Another sports betting operator is being disciplined by the Alcohol and Gaming Commission of Ontario for violating advertising and inducement standards in Canada‘s largest province.
DraftKings was issued a Notice of Monetary Penalty totaling $100,000 (CAD) by the AGCO on Thursday afternoon for infractions of the Registrar’s Standards for Internet Gaming.
The AGCO says Standard 2.05, which prohibits the advertising of inducements, bonuses, or credits, except when a user is on the operator’s direct website or through direct advertising and marketing issued after receiving active player consent, was violated between May 19-31 when DraftKings aired multiple gambling inducements offering boosted odds for hockey games during the NHL playoffs on TV and social media channels.
Sports Handle received the following statement from DraftKings’ Senior Director of Corporate Affairs, James Chisholm:
“We are committed to complying with all applicable regulations in every jurisdiction in which we operate. Upon being informed of the potential issue shortly after our launch, we took immediate action to remove the assets in question.”
DraftKings has the right to appeal the action to the Licence Appeal Tribunal (LAT), which is an adjudicative tribunal independent of the AGCO and part of Tribunals Ontario.
“The AGCO will continue to monitor the activities of all registered operators and hold them to high standards of responsible gambling, player protection, and game integrity. It is in the public interest that we ensure they are meeting their obligations under Ontario’s Gaming Control Act and the Standards,” said AGCO CEO and Registrar Tom Mungham in the release.
AGCO issues $100,000 in monetary penalties to Draft Kings Canada for alleged advertising and inducement infractions: https://t.co/opAh2bt09o
— AGCO (@Ont_AGCO) June 30, 2022
DraftKings’ online sportsbook and casino launched in Ontario on May 18, over a month after the regulated iGaming and sports betting market went live on April 4.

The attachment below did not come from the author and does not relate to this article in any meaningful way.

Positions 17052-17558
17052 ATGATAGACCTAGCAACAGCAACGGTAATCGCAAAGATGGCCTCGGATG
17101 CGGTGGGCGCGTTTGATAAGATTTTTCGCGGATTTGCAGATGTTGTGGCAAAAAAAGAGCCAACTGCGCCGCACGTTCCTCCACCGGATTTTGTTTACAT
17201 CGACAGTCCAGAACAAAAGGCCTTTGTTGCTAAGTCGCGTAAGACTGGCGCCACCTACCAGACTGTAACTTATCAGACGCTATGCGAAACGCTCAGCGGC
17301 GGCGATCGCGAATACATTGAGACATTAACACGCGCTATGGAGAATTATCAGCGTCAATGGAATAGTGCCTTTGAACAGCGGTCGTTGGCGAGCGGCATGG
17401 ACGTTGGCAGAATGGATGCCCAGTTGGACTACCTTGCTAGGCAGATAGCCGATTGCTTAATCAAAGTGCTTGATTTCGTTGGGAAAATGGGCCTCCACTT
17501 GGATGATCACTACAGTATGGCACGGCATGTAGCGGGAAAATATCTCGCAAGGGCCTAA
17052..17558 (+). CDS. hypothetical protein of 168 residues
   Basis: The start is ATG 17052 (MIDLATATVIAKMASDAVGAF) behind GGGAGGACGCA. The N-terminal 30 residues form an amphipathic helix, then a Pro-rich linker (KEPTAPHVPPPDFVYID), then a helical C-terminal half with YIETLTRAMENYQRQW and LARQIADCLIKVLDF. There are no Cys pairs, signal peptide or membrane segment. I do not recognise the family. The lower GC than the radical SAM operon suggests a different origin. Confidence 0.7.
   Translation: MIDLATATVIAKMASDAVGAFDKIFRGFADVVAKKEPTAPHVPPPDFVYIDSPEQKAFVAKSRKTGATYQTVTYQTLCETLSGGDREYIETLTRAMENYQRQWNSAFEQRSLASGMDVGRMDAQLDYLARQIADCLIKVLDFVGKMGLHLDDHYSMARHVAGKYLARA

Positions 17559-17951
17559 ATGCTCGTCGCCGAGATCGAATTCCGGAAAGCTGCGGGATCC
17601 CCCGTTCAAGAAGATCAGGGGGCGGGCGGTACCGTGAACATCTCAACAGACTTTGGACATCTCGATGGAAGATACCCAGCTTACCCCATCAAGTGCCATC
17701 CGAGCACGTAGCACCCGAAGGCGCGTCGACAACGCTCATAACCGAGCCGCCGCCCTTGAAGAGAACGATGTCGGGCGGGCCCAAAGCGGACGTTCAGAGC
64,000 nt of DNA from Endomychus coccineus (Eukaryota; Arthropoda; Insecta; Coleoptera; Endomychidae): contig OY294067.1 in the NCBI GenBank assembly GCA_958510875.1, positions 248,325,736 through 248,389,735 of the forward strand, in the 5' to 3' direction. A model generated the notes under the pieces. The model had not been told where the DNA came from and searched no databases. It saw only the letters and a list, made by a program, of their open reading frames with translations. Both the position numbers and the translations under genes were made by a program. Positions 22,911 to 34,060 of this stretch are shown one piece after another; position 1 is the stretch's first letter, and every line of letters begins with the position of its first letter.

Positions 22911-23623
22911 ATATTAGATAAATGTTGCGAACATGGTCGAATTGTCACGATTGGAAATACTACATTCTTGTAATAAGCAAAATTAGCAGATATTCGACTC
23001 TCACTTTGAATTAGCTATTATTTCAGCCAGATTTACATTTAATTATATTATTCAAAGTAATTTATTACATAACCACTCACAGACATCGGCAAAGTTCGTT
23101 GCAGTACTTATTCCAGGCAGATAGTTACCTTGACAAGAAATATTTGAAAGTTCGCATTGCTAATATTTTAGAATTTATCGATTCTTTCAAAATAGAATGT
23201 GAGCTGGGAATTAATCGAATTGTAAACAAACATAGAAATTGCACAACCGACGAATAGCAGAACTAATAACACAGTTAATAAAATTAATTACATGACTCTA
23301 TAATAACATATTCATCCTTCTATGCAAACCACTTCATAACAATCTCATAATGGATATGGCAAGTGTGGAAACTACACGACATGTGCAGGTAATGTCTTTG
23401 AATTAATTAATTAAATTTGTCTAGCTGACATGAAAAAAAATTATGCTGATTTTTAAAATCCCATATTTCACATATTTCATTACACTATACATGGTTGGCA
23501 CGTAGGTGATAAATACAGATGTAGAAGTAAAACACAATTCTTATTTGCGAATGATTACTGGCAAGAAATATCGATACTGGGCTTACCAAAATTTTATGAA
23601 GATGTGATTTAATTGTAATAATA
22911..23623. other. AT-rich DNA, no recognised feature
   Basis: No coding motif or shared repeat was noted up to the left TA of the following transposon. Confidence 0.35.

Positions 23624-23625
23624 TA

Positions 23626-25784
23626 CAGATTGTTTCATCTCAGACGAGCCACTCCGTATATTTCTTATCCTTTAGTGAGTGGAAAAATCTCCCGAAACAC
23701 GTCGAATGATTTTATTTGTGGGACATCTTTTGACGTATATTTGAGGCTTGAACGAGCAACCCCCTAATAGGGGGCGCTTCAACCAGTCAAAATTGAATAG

Still confusion over advertising standards
Just one month after the launch of Ontario’s market, two operators — PointsBet Canada and BetMGM Canada — were fined for advertising and inducements infractions by the AGCO.
PointsBet Canada was fined $30,000 (CAD) for violating the same Standard 2.05 as DraftKings, while BetMGM Canada was tagged with a monetary penalty of $48,000 (CAD) for violations of both Standards 2.04 and 2.05.
Standard 2.04 requires that all operator marketing, advertising, and promotions must be truthful, not mislead players, or misrepresent products, including materials that imply that chances of winning increase the more one spends.
According to the AGCO, BetMGM was fined for the following actions:
- A “$250K Launch Party” advertisement, including a contest offer where the first-place winner was to receive $100K in casino bonus. The post was initially tweeted on April 4, and then again on April 11.
- A “Bellagio” advertisement, including an offer of a $10 casino bonus in return for a $25 bet. The post was tweeted on April 4, April 6, and April 8.
- A “Jimi Hendrix Free Spin Friday,” offering a chance to win 100 free spins in return for following BetMGM’s Twitter account. The post was tweeted twice on April 8.
- A tweet stating that “the more money you put in per bet, the higher your chance is of winning,” posted on April 10.
The AGCO also noted the following PointsBet Canada violations:
- During the period of April 4-21, it placed posters “with an inducement to play for free” on the Toronto area’s GO Transit trains, train stations, “and in multiple products.”
Shortly after the fines were issued, PointsBet Canada CEO Scott Vanderwel issued a statement, apologizing for the “error in interpretation of the standards.” BetMGM Canada declined to comment on the fines.
During the Canadian Gaming Summit in early June, many operators were seeking clarification from regulators on a number of their standards, including advertising and inducements. Regulators hosted a closed-doors roundtable discussion with operators already live in the province to clear up any issues or concerns they’ve had since the launch of the market.
Regulators also hosted a 90-minute webinar in March to clarify their complicated and unique standards surrounding advertising and inducements.